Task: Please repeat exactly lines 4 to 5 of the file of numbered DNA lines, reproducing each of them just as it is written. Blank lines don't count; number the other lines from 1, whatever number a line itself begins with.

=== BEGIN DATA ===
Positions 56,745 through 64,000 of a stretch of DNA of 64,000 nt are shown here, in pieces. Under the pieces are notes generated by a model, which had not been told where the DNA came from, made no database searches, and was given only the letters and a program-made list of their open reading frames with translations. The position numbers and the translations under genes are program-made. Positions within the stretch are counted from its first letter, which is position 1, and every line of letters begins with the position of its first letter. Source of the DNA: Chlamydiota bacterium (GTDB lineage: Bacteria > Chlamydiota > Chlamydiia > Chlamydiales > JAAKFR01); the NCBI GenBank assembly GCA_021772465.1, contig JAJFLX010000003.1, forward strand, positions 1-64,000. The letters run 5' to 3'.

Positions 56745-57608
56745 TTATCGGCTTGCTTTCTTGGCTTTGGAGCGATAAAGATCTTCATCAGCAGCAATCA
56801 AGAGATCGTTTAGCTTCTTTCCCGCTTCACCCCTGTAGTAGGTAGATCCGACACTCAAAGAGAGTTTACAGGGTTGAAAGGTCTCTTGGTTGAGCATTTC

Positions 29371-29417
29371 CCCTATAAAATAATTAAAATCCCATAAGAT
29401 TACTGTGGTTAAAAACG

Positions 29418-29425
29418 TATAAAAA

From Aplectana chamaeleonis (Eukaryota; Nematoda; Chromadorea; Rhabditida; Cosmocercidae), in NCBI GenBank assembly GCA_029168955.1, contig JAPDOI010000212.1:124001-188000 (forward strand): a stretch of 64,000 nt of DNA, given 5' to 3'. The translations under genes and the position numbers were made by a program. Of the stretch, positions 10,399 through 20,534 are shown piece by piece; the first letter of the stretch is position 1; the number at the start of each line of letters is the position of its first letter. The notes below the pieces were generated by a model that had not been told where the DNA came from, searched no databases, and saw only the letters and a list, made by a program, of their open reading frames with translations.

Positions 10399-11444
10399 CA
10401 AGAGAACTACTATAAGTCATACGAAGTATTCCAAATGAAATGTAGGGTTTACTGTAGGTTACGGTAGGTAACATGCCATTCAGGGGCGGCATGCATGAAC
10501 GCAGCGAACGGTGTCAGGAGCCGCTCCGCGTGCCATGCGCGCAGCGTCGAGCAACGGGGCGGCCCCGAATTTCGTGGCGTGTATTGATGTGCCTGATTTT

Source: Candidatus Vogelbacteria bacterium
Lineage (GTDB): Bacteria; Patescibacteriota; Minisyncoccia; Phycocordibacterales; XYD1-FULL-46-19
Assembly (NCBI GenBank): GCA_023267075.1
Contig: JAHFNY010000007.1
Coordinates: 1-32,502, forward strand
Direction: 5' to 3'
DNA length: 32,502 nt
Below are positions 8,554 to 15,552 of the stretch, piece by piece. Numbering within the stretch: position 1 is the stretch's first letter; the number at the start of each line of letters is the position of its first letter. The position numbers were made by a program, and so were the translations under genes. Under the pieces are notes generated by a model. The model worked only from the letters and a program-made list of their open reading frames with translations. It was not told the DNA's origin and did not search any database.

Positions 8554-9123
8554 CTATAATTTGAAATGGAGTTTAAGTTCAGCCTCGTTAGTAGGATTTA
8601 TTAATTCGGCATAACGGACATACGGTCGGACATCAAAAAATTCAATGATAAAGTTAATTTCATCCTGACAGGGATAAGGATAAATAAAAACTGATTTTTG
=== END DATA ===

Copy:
56801 AGAGATCGTTTAGCTTCTTTCCCGCTTCACCCCTGTAGTAGGTAGATCCGACACTCAAAGAGAGTTTACAGGGTTGAAAGGTCTCTTGGTTGAGCATTTC

Positions 29371-29417